Bootlicker take btw.

        Canadians and the public tend to be supportive of infrastructure or spending that supports their life or provides tangible good.

        The Canadian military has time and time again proven to support the Canadian people in times of crisis. Whether that be snowfall in Toronto or record flooding in Ottawa or annual forest fires in Alberta that are getting worse.

        We can spend the money on the military to ensure its there for when we need it. Provide the military money to house, clothe and feed those soldiers, or…

        We can fund AI that most Canadians are worried about.

        • @[email protected]
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          -13 months ago

          The announcement doesn’t mention anything about a better salary for military, or about better mental health support after discharge or better pension. The military budget increase will be to build arctic bases and upgrade submarines. How exactly does that help the actual soldiers?

          • @Adm_Drummer
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            3 months ago

            If you’re having trouble paying your bills and your boss gives you a raise that makes paying your bills easier, right? Now you have freed up income that can properly go other places and be spread evenly instead of going paycheque to paycheque.

            The military funding in Canada is Anemic to say the least. Yes, the money goes towards bases and subs up north but this is still a net positive for funding in the CAF. Thus a net positive for Canadians.

            **Even if that money is given to you via grocery store gift cards as a “bonus” you now don’t have to spend rent money on food.

            • @[email protected]
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              03 months ago

              What’s happening with this funding is that your boss heard you had trouble paying for your bills, so they asked for a bigger budget, and used the extra money to move the office to a nicer building, buy better screens and chairs in the new office, but does not increase your salary.

          • @[email protected]
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            -13 months ago

            If you mean the announcement gives the “perception” that soldiers are being helped when in reality it will be given to private companies then yeah it makes sense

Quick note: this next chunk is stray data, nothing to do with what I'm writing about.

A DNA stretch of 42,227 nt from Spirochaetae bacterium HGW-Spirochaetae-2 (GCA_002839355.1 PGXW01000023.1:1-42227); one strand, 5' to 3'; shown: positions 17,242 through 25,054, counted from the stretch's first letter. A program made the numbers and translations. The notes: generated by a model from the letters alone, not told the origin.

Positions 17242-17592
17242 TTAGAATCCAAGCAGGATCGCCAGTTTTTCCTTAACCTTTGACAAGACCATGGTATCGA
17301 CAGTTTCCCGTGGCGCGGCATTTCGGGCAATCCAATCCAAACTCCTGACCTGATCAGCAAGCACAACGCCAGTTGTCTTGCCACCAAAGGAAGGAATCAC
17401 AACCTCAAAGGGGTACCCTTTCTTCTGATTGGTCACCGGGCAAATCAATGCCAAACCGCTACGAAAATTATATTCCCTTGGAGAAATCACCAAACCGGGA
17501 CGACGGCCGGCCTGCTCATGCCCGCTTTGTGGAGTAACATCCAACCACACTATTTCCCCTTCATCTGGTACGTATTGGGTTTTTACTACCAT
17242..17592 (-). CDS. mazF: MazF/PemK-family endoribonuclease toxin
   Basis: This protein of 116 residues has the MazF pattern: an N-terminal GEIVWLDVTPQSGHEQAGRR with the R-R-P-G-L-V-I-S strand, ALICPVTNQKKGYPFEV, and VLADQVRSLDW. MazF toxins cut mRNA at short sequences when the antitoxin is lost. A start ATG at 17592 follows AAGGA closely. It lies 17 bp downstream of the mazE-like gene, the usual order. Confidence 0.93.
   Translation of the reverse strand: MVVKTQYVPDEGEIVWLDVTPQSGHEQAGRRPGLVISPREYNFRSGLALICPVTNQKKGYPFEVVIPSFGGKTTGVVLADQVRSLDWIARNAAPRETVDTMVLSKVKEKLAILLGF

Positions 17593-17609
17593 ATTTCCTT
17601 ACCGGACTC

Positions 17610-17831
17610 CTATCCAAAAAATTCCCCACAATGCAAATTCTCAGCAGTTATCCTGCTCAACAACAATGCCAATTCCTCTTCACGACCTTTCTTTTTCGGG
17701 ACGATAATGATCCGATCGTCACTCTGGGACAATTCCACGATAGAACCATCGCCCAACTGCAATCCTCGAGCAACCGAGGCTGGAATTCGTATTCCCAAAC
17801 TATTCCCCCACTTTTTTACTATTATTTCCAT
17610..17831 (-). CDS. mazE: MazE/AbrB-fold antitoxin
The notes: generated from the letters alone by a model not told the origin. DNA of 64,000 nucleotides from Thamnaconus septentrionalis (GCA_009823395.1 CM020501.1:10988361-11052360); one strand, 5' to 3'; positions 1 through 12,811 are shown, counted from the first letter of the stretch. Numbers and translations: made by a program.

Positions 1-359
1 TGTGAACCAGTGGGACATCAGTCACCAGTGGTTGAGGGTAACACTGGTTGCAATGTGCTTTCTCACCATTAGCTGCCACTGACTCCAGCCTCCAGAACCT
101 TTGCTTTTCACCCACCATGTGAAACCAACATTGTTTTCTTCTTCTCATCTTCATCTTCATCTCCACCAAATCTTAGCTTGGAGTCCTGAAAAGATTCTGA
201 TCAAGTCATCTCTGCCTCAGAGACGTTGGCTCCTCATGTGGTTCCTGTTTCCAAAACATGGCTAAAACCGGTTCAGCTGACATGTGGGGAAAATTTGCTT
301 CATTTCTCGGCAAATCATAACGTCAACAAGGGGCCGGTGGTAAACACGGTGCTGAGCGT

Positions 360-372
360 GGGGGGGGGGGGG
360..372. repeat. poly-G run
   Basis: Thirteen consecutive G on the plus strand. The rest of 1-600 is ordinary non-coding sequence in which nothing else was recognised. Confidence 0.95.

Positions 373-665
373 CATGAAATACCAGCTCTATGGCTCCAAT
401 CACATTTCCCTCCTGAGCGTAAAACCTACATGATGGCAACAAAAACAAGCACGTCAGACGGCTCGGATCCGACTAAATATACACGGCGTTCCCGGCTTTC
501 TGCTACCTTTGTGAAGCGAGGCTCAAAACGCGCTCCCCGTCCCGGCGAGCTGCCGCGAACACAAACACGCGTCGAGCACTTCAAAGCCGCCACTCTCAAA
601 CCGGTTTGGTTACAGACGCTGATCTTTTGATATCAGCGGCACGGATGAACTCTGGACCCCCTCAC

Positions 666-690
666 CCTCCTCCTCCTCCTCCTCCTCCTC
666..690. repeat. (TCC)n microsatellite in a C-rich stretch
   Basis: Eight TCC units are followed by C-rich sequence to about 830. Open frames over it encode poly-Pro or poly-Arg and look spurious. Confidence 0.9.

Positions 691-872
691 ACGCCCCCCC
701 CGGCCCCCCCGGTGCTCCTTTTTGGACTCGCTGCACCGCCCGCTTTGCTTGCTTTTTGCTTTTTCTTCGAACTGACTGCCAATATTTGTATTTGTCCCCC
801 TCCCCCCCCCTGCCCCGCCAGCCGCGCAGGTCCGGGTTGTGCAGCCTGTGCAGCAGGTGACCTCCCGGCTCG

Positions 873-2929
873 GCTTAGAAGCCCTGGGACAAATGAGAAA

• @[email protected]
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      43 months ago

      Definitely some. I’m sure they’ll be building housing for the staff on site at the “Arctic satellite ground station” and “northern operations hubs”.

      Just join the army. Free room and board.

      • @Adm_Drummer
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        3 months ago

        If you’re lucky enough to be placed in an area that has room and board. Many new Canadian soldiers, airmen and sailors are forced to live in their cars or rely on the local economy. Base infrastructure and base housing are falling apart. Literally asbestos walls filled with rodents. Or WW1 horse barns turned into troop bays.

        The lack of funding to the military also affects housing for the general public. No money for the CAF to build houses means 10k+ soldiers per base taking housing and apartments away from the local economy.

        No funding to the CAF means less CAF owned infrastructure, means less housing for the public. Worse conditions for the military means fewer soldiers to protect our sovereignty when the call comes. Money spent on funding the military can be and is money spent on housing.

    • TSG_Asmodeus (he, him)
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      03 months ago

      Not sure why you’re getting downvoted, it’s a very good question.